Second, the majority erroneously states that "Progressive's investigation in the summer of 1988 uncovered driving offenses by Hicks of which TABS was not previously aware", and then concludes that this evidence is "subject to a reasonable inference that TABS did not itself investigate and evaluate the matter as common sense would indicate, but rather relied upon Progressive's apparent determination that 'watch status' was sufficient." Contrary to the majority's assertion, TABS was aware of the offenses contained in Hicks' MVR when Progressive requested, on July 11, 1988, that Hicks be placed on "watch status". On May 6, 1988, Lisa Bankston of the Lockton Insurance Agency wrote the safety director of TABS and indicated that Hicks was "pretty questionable". Attached to the letter was a copy of Hicks' MVR as of May 5, 1988. The only new information contained in the MVR was a five year old DUI from 1983 which Ms. Bankston opined could be "overlooked" due to the elapsed time. TABS already had information on the other offenses, including the refusal to submit to an alcohol test which TABS had investigated during Hicks' initial hiring interview. Although TABS apparently did not investigate the five-year old DUI, it is clear that TABS did investigate the more recent refusal to take an alcohol test. The record does not support a reasonable inference that TABS should have investigated the 1983 DUI, particularly in light of the fact that it occurred five years previously and Hicks had been working with TABS for four months without any problems. Furthermore, TABS was aware of the 1983 DUI two months before Progressive placed Hicks on 'watch status'. In my opinion, it is unreasonable to infer that TABS' inaction during this two month period was in reliance on Progressive's determinations which had not yet been made.
Finally, the majority makes reference to the affidavit of Mr. Kerney, a former Progressive manager, that states it was in Progressive's economic interest to provide services to TABS in order to induce reliance. This affidavit was properly disregarded by the district court as having no probative value. There is no evidence that Mr. Kerney had any personal knowledge as to whether TABS did or did not reduce or neglect its own safety activities or even any knowledge of TABS' dealings with Progressive or of TABS' practices or policies. The affidavit relates solely to Progressive's conduct and to Progressive's economic motivation. This affidavit does not state that Progressive actually tried to induce reliance by TABS, nor, more importantly, whether TABS actually did rely on Progressive. Any inferences as to TABS' reliance drawn from this affidavit are purely speculative and would not support a reasonable jury's verdict against Progressive.
For the foregoing reasons, it is my opinion that the district court's grant of summary judgment in favor of Progressive on the § 324A(c) claim should be affirmed.
Section 324A provides:
One who undertakes gratuitously or for consideration, to render services to another which he should recognize as necessary for the protection of a third person or his things, is subject to liability to the third person for physical harm resulting from his failure to exercise reasonable care to protect his undertaking if:
(a) his failure to exercise reasonable care increases the risk of such harm; or
(b) he has undertaken to perform a duty owed by the other to the third person; or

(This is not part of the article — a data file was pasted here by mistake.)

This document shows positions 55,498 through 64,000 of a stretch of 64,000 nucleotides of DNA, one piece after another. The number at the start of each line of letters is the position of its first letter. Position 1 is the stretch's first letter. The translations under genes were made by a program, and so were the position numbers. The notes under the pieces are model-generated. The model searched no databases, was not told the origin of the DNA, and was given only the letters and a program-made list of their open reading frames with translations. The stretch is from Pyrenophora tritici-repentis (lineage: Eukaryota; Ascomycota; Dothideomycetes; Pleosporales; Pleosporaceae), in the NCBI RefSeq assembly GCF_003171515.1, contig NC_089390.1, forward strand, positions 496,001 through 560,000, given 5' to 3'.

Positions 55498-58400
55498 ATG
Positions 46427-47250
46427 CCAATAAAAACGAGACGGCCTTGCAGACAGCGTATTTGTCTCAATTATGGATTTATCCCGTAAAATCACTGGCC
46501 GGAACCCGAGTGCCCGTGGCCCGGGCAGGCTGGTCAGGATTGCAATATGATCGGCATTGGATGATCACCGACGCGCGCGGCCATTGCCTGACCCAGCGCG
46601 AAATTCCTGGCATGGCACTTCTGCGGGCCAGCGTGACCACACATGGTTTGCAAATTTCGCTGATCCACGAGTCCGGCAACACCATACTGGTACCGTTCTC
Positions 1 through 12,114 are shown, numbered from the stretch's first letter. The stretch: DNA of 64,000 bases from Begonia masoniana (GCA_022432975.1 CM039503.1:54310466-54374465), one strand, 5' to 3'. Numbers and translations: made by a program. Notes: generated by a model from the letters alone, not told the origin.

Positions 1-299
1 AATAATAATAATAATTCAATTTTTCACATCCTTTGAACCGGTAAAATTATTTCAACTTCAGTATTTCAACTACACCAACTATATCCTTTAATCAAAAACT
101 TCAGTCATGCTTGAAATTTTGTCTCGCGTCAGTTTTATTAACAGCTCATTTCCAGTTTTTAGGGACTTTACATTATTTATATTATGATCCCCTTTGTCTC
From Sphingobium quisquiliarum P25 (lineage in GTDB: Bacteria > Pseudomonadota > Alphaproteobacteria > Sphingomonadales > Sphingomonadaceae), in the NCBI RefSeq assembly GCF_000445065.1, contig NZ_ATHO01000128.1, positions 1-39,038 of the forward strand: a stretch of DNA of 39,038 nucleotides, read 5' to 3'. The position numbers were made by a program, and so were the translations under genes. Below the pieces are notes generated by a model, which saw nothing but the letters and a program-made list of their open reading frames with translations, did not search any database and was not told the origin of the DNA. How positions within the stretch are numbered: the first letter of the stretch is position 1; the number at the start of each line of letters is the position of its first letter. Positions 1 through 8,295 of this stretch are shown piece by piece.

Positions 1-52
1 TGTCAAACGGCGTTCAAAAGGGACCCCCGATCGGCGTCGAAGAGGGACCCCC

(c) the harm is suffered because of reliance of the other or the third person upon the undertaking.
Restatement (Second) of Torts § 324A (1965).
Hutcherson also contends that the district court erred in requiring that she put forth evidence of a contract or agreement, citing Sims v. American Casualty Co., 131 Ga.App. 461, 206 S.E.2d 121, 130 aff'd, 232 Ga. 787, 209 S.E.2d 61 (1974), for the proposition that a legal duty may arise from a course of conduct which is independent of a contract or express agreement. Because we find that Hutcherson has failed to show that Progressive completely assumed TABS' duty to monitor its drivers, we do not need to reach this issue
Hutcherson argues that complete delegation of all duties is not required, so long as TABS completely delegated some duty to Progressive that TABS owed Hutcherson and Progressive breached that duty. See Canipe v. National Loss Control Service Corp., 736 F.2d 1055, 1063 (5th Cir. 1984), cert. denied, 469 U.S. 1191, 105 S. Ct. 965, 83 L. Ed. 2d 969 (1985). Even if Hutcherson is correct, Hutcherson has not offered any evidence that Progressive completely assumed a duty owed her by TABS
The relevant portions of Mr. Childers' deposition are as follows:
Q: Alright. Didn't NCI monitor the driving records of TABS drivers?
Q: As a matter of fact, TABS, to some extent, relied upon NCI to help them out in that regard?
A: To help them out? I don't--
Q: To help out. To--help monitor driver records.
A: They did. But as far as helping us, I'm not--(pause)
Q: Well, the purpose of--
A: Because the--yes. And they--if there was a question about the drivers, they sent me the--the MVR and asked me to explain.
(Childers' Depo., p. 65)
Q: Alright. Didn't NCI review individual driver files?
A: That was independent, yes. They required that I send them driver's files and they pulled up--or driver's names and license numbers, not the file--
A: --but--and they would pull up an independent MVR on that driver.
Q: They would check out the driver's background?
Q: And, of course, that helped you in your work--
(Childers Depo., p. 66-67)
Q: Okay. If NCI had told you and TABS, Inc. to put Hicks in a nondriving capacity, would you have done that?
Q: And since NCI was doing their own independent examination of driver records and were reviewing driver files themselves as you all sent them to NCI, is it fair to say that you all were depending on NCI to help TABS, Inc. to screen and monitor drivers?
(Childers Depo., p. 68)